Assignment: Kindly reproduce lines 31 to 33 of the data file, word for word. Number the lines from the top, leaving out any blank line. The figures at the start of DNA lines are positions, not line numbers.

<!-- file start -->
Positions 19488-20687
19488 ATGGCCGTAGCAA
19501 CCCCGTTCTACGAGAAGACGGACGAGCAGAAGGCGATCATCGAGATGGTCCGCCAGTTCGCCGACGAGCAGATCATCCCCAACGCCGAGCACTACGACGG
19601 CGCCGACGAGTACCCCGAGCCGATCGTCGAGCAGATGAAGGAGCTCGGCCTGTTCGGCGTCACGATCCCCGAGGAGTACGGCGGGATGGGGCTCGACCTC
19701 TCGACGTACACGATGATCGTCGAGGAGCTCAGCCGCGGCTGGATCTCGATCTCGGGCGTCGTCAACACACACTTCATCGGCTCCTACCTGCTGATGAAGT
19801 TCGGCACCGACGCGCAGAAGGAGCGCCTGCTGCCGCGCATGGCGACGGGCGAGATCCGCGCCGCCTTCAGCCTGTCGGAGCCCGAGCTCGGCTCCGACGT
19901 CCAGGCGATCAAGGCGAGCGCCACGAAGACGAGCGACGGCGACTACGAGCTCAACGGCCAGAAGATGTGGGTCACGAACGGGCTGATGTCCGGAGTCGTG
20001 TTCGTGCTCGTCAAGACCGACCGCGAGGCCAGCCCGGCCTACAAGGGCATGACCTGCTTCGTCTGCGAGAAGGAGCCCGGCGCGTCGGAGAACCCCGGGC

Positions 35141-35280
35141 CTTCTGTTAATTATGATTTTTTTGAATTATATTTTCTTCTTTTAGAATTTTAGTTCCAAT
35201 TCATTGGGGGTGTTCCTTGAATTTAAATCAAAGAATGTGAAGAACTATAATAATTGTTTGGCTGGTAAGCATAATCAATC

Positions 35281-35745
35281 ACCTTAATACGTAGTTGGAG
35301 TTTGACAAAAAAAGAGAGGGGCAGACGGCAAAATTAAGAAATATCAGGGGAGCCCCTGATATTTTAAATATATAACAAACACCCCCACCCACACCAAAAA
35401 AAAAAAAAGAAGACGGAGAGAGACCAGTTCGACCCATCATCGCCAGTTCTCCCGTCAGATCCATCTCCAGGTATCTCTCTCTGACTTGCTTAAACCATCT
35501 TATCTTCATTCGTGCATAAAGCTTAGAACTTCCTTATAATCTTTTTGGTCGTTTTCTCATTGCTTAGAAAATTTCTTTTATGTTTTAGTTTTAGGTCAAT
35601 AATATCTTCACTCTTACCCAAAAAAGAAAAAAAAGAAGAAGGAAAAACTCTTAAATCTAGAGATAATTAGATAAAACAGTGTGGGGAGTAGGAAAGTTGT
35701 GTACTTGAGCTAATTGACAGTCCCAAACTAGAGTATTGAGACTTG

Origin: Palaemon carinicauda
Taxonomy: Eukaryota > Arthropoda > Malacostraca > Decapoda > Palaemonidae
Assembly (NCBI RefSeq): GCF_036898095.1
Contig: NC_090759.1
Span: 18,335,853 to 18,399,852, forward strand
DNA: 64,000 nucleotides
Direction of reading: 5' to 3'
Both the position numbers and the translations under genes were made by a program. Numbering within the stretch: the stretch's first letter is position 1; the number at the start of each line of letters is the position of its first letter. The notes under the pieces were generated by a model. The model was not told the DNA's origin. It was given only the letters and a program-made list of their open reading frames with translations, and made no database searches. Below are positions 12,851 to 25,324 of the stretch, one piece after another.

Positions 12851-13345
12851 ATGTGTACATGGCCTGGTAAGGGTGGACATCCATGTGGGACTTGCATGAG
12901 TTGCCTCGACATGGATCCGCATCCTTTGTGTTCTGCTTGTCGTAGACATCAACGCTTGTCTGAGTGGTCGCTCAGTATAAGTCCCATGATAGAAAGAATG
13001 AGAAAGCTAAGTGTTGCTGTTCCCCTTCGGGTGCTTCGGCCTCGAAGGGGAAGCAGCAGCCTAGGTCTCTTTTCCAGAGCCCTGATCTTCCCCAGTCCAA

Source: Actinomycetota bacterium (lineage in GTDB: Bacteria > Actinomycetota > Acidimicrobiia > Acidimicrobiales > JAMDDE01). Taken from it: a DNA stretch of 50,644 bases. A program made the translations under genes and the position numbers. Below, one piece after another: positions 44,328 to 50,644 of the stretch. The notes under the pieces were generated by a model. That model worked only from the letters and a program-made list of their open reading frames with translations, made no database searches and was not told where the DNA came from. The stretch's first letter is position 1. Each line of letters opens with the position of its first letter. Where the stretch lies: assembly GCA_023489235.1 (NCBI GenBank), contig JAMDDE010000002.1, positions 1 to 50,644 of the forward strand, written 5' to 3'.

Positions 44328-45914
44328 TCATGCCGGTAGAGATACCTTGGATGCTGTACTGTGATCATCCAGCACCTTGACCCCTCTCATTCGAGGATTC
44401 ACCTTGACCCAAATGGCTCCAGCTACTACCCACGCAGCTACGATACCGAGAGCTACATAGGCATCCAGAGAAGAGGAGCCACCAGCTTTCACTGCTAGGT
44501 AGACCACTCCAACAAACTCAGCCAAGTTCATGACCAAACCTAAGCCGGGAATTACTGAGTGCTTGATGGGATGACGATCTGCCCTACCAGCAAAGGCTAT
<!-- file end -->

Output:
Source: Actinomycetota bacterium (lineage in GTDB: Bacteria > Actinomycetota > Acidimicrobiia > Acidimicrobiales > JAMDDE01). Taken from it: a DNA stretch of 50,644 bases. A program made the translations under genes and the position numbers. Below, one piece after another: positions 44,328 to 50,644 of the stretch. The notes under the pieces were generated by a model. That model worked only from the letters and a program-made list of their open reading frames with translations, made no database searches and was not told where the DNA came from. The stretch's first letter is position 1. Each line of letters opens with the position of its first letter. Where the stretch lies: assembly GCA_023489235.1 (NCBI GenBank), contig JAMDDE010000002.1, positions 1 to 50,644 of the forward strand, written 5' to 3'.

Positions 44328-45914
44328 TCATGCCGGTAGAGATACCTTGGATGCTGTACTGTGATCATCCAGCACCTTGACCCCTCTCATTCGAGGATTC